OPEC and its oil-producing allies on Sunday finalized a historic agreement to cut production by 9.7 million barrels per day, following multiple days of discussions and back-and-forth between the world’s largest energy producers.
Sunday’s emergency meeting — the second in four days — came as oil-producing nations scrambled to reach an agreement in an effort to prop up falling prices as the coronavirus outbreak continues to hammer demand. The agreement also ends a price war that broke out between Saudi Arabia and Russia at the beginning of March, which further pressured oil prices as each sought to gain market share.
The Saudi energy minister said on Sunday that effective oil supply cuts by OPEC and its allies, a group is known as OPEC+, will amount to 12.5 million barrels per day, because of higher output in April from Saudi Arabia, the United Arab Emirates and Kuwait. Three OPEC+ sources said non-members Brazil, Canada, Indonesia, Norway and the United States would contribute 4 million to 5 million bpd.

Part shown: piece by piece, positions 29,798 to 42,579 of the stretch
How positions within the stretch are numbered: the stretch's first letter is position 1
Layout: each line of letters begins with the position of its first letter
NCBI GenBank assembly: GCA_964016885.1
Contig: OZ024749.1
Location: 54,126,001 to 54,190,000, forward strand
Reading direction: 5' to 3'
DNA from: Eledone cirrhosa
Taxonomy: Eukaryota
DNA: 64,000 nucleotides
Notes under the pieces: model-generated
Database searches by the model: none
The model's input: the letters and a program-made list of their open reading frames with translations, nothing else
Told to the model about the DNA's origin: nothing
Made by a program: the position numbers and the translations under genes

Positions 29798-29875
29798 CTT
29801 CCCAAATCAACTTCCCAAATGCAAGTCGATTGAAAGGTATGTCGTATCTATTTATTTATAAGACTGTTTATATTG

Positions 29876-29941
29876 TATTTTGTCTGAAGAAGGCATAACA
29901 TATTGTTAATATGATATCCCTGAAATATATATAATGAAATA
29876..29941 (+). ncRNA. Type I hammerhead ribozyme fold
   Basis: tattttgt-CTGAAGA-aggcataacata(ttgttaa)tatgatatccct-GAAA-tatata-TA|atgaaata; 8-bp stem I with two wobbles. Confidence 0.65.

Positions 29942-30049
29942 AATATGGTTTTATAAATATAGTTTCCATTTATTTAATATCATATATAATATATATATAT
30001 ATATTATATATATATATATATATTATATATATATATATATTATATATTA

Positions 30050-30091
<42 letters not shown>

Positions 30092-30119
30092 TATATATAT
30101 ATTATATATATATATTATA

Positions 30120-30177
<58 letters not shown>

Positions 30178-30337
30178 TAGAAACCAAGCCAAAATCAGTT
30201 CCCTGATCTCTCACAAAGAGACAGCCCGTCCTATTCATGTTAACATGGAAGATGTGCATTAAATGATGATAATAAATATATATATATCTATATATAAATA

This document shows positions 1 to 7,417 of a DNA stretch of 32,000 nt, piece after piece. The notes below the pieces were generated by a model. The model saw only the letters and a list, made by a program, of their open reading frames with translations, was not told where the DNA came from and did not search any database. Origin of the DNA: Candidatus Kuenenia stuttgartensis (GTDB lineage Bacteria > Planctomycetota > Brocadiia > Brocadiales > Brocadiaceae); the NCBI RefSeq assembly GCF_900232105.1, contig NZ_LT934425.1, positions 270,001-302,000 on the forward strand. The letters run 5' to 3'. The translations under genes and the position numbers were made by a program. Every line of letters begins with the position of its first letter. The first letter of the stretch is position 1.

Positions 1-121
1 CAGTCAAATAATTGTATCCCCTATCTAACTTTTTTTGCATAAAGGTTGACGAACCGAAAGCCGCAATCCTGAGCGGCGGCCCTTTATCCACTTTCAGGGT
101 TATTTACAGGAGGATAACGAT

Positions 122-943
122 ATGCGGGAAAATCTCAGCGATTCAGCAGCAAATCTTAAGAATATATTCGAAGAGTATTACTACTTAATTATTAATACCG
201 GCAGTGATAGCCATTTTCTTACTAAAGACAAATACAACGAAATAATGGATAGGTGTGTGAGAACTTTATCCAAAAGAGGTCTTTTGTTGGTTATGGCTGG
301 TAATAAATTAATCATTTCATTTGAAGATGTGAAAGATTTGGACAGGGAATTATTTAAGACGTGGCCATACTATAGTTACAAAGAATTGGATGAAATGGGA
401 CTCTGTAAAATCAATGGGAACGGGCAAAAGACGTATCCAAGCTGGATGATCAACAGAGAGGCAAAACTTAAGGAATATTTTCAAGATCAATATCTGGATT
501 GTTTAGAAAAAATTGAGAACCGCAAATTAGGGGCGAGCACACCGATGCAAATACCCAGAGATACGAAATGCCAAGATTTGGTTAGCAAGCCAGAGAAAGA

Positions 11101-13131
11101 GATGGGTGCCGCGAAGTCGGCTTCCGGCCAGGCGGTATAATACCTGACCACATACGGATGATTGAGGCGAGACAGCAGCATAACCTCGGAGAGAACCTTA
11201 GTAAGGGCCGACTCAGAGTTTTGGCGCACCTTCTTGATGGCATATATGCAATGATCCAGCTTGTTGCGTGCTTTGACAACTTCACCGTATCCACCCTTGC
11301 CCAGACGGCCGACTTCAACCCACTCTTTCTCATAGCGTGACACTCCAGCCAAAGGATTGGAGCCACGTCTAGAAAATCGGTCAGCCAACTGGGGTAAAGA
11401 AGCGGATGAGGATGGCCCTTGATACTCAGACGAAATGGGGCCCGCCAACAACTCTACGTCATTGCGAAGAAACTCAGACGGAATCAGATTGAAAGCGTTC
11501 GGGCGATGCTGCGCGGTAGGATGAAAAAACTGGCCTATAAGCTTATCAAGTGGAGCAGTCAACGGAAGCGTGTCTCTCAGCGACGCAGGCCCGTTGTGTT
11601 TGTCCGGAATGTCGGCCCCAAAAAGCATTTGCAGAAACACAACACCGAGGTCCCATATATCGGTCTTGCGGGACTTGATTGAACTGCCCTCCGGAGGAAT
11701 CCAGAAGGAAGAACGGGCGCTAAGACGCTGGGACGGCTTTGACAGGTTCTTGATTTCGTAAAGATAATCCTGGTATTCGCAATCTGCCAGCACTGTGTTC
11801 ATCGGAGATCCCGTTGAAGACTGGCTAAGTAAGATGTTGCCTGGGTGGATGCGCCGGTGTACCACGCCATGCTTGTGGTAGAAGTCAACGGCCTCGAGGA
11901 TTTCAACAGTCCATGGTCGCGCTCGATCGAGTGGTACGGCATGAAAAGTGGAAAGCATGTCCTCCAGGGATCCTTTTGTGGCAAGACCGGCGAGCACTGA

The group, known as OPEC+, initially proposed cutting production by 10 million barrels per day — amounting to some 10% of global oil supply — on Thursday, but Mexico opposed the amount it was being asked to cut, holding up any final deal.
Talks continued on Friday when energy ministers from the Group of 20 major economies met, and while all agreed that stabilization in the market is needed, the group stopped short of discussing specific production numbers.
The biggest oil cut ever is more than four times deeper than the previous record cut in 2008. Producers will slowly relax curbs after June, although reductions in production will stay in place until April 2022.
Under OPEC+’s new agreement, Mexico will cut 100,000 barrels per day, instead of the 400,000 barrels per day it had initially been asked to cut. The 9.7 million barrels per day cut will begin on May 1, and will extend through the end of June. The overall expected cut by all oil-producing countries is expected by 19 million bpd.
OPEC+ is hoping that nations outside of the group, including the US, Canada and Norway, will also cut back on production in an effort to shore up prices. Both the UK Brent crude oil and US crude oil, maybe staying in consolidation form until the international agreement finalized.
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